This is Dr. Christian. Welcome to JustAnswer. A few questions will help me get a clearer picture of the situation:
How long has she had the problem?
How much does she weigh?
Does she itch or chew at the areas?
Is there any oozing or bleeding?
Does she take any other medications or have other medical conditions?
26lbs, she can't reach to area to itch it (she's a long dog)No oozing or bleeding,
she is in the woods a lot for walks
They seem to be increasing in number over the last few weeks
all about dime sized
Have you noticed any fleas?
don't really know what fleas look like, but we have her on frontline
she is biting areas on her a fair amount
but not the affected area in question
That's good. The frontline should take care of that. The most likely cause is allergies or a skin infection at this age. Allergies cause itching, scaly areas, hair loss and infection. Allergies can occur to anything in the environment (food, dust, pollen, grass, trees, cats, etc.). Unfortunately, these allergies can occur at any age and can be difficult to determine what they are allergic to without testing. In most cases medications are necessary to control the symptoms so that infection and hair loss does not occur. Here are some things to try:
Omega 3 fatty acids supplements- these are usually available in veterinary clinics, pet stores or online. One daily for life is very safe and can help the skin.
Antihistamines- Benadryl is a good starting point and very safe. It may make him sleepy and does not always work. Other antihistamines can be tried if the benadryl does not work. You could try 25mg of benadryl every 8 to 12 hours for the itching.Aloe and Oatmeal shampoos for relief of itchy skin. There are also prescription shampoos that can be very effective.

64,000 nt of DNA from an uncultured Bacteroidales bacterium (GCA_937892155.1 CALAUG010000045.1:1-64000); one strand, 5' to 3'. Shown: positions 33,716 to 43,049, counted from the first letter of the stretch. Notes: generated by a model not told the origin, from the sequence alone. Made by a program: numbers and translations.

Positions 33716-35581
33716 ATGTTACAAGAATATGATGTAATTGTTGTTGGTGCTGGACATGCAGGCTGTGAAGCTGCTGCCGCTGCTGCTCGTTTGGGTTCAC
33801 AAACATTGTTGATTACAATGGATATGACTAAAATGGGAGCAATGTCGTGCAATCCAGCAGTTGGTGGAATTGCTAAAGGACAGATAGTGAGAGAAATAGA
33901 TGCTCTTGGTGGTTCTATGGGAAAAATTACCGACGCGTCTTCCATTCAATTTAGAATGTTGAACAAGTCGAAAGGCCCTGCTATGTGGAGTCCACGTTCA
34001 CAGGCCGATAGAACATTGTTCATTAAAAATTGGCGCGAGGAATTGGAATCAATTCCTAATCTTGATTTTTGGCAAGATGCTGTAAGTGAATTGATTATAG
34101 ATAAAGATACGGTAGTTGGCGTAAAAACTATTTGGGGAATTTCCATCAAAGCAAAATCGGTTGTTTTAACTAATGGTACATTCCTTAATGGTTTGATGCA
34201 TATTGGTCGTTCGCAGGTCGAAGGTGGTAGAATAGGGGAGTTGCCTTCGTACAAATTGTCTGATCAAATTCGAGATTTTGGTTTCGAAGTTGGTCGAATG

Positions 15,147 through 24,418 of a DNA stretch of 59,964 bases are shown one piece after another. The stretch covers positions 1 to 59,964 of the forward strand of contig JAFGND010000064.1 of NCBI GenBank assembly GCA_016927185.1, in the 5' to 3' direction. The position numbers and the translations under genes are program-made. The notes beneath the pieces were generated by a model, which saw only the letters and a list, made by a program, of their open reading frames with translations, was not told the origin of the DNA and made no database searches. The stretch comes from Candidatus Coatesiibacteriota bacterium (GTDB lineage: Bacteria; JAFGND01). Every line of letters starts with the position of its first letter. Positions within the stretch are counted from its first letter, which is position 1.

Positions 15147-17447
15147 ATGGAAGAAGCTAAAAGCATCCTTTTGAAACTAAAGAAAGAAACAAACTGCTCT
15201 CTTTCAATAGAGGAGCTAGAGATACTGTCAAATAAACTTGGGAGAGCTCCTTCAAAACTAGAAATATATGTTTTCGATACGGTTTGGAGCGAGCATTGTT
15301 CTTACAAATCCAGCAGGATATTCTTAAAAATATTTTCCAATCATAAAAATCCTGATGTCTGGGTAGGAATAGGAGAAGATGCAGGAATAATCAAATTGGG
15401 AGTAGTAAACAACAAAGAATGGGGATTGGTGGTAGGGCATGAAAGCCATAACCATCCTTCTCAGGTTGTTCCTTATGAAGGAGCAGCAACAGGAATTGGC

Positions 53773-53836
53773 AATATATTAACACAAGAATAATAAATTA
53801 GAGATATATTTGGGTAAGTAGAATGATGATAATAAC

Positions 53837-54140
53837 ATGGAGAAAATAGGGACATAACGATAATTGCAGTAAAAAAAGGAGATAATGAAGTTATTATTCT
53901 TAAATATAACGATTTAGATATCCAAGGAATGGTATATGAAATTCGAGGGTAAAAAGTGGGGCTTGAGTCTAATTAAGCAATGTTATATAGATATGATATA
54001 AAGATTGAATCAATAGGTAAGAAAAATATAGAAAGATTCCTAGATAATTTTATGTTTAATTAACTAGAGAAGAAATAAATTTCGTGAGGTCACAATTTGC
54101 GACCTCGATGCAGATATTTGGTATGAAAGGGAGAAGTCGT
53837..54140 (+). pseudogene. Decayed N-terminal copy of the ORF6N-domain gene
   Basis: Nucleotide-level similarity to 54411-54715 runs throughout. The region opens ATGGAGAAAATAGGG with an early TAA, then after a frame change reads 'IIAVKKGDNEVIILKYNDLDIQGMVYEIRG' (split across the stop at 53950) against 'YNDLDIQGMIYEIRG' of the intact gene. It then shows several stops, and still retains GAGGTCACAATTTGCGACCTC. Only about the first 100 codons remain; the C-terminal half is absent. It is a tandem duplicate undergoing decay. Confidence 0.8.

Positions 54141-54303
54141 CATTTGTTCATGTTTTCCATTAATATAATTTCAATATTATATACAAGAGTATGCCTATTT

If antihistamines do not work then steroid from your vet may be necessary for temporary relief. Long term steroids can be detrimental so you want to use this as little as possible.
If his feet itch then consider washing them when he comes in from outside. This can remove pollen, dust, etc. that will cause the itching.
Allergy testing can be done to determine what exactly he is allergic to and then a series of shots can be given over a period of months to reduce the severity of his allergies. While a little more costly (you can check with your vet about the cost) in the long run it is safer than steroids and can be very effective.
Cyclosporine is a drug that has been proven to give some good relief for allergies and many times a dog can be taken off steroids all together. You can ask your vet about it.
The key is to remember that allergies are never cured, only controlled. Here are some links about allergies:
I think her food currently has Omega's in it
should we give her extra?
It won't hurt and will only help so I would definitely still give it to her.
any chance it is ring worm?
It is unlikely since it isn't common in dogs. If it worsens then have it checked.
what about mites/mange?
Mange is very uncommon in adult dogs since their immune system is good at fighting the mange mite. It is possible but allergies are much, much more common.
so you'd recommend trying the things you suggested before visiting the vet?
I don't think there is any harm in trying these things first. If the benadryl doesn't control the itching then have her seen. If the benadryl does control the itching but the spots don't improve in several days then have her checked.
and this is just regular people benadryl?
The same stuff you get in the pharmacy (also called diphenhydramine)
Have a good night and good luck. If I've been helpful please remember to hit the accept button.